February Live Cattle:
After a solid recovery attempt from the October lows, February live cattle failed to punch through resistance at the September highs around $116.000. This failure has brought with it a heavy round of selling, which was punctuated on Friday with a near limit-down close. Friday's close pushed the February contract back below the 50- and 100-day moving averages at $112.95 and $112.80, respectively. The 200-day moving average sits just below the market at $110.75, which also lines up nicely with the area of consolidation in early November. We would look at that $110.00 to $111.00 area as a near-term target if bulls cannot turn trade higher early this week. CFTC data will be updated later Monday afternoon, but as of the last report on Nov. 3 funds still held a 16,068-contract net-long position. While this position is by no means large, there are still contracts to be liquidated, especially if COVID-19 related lockdowns become more intense.
January Feeder Cattle:
In similar fashion to live cattle, feeder cattle futures put together a nice rebound from the October lows, only to fail at the September highs around $140 to $142. There is a small gap on daily charts from $136.525 to $136.900 from Nov. 8-9 which could act as a near-term target should early week selling accelerate. January feeders pushed below the 100-day moving average on Friday at $138.50 with the 50- and 200-day moving averages still below spot prices. Momentum indicators have rolled over as one would expect, although most are not implying severe weakness in the days and weeks ahead. Running a Fibonacci retracement analysis from the $124.25 lows to the $141.50 highs puts the 50% retracement at $132.875. This also lines up with the area of consolidation in early November and should provide support on a further setback.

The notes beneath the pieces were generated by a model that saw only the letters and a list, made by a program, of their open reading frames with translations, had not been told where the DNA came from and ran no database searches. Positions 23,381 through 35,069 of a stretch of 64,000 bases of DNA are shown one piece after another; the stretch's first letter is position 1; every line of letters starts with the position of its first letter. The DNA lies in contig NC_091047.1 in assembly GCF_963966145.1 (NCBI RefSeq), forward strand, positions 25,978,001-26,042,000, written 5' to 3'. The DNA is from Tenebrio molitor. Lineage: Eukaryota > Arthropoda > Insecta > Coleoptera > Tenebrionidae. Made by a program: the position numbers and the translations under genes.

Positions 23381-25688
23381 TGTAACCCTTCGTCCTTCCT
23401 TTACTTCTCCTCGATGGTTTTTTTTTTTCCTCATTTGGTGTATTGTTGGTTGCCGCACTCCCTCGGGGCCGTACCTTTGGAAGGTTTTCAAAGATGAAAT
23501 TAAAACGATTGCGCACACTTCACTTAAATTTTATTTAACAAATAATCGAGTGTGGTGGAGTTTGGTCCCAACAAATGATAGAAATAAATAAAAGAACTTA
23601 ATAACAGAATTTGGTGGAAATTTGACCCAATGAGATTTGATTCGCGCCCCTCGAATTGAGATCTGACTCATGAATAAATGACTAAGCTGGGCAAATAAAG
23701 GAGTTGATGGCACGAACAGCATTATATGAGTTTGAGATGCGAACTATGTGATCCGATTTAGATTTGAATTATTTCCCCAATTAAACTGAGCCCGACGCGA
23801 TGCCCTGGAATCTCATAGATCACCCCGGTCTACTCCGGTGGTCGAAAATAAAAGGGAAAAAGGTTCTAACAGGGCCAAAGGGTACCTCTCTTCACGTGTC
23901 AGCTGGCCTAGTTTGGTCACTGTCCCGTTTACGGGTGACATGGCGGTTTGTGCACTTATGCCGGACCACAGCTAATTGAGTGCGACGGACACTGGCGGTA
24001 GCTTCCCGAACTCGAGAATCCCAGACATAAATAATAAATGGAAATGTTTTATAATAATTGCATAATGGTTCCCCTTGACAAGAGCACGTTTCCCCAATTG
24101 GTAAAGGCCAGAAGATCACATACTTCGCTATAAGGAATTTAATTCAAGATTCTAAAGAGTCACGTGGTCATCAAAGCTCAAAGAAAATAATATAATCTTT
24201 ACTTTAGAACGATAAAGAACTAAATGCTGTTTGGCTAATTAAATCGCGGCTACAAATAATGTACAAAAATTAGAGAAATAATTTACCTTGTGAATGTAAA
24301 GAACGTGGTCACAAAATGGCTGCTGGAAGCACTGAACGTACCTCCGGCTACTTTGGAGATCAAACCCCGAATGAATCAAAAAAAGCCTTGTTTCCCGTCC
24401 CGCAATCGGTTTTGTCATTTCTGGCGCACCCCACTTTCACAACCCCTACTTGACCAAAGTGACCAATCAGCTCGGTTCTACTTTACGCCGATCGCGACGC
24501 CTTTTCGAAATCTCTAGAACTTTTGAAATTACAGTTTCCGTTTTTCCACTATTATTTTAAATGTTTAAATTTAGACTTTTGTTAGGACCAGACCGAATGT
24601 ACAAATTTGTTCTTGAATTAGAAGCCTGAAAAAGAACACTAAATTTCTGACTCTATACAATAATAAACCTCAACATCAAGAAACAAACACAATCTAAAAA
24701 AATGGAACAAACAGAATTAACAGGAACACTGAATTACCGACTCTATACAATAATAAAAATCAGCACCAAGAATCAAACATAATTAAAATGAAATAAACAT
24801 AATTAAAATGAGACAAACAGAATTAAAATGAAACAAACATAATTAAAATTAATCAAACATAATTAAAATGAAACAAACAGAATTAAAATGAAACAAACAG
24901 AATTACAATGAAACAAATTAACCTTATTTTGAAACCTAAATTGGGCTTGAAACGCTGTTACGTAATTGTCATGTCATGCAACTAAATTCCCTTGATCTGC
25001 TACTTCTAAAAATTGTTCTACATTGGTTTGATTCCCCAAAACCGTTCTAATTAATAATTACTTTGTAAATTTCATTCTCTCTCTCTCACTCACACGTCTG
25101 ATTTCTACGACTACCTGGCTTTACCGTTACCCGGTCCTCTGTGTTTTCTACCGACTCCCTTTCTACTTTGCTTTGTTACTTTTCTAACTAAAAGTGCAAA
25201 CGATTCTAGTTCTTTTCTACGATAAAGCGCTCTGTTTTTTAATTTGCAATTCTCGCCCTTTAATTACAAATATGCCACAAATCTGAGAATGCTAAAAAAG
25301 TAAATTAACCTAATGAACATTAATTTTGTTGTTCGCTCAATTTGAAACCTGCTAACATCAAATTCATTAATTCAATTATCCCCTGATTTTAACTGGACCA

February Lean Hogs:
After rallying to 10-month highs in October, hog futures have turned decidedly lower and have a clear corrective phase unfolding. In fact, the initial leg lower from Oct. 16 to Nov. 2 quite clearly looks like wave A as part of a larger degree A-B-C corrective sequence. If that view proves accurate, it would mean the most recent sell-off from Nov. 6 to spot prices is wave C and could mean still lower prices ahead. Using a Fibonacci progression analysis, wave A's length snapped onto the $68.825 corrective high from Nov. 6 would imply a downside target of $61.100. Obviously, price would have to break the $64.275 corrective low from Nov. 2 first, but given the fact managed funds were holding 35,714 contracts on the last CFTC report, the ammunition would seem to be there. A bearish policy remains advised until price can recover above the $67.55 corrective high from Thursday at a minimum.
Tregg Cronin can be reached at email@example.com
Follow Tregg Cronin on Twitter @5thWave_tcronin
Comments above are for educational purposes and are not meant to be specific trade recommendations. The buying and selling of grains and grain futures involve substantial risk and are not suitable for everyone.
Comments above are for educational purposes and are not meant to be specific trade recommendations. The buying and selling of commodities or commodity futures involves substantial risk and are not suitable for everyone.
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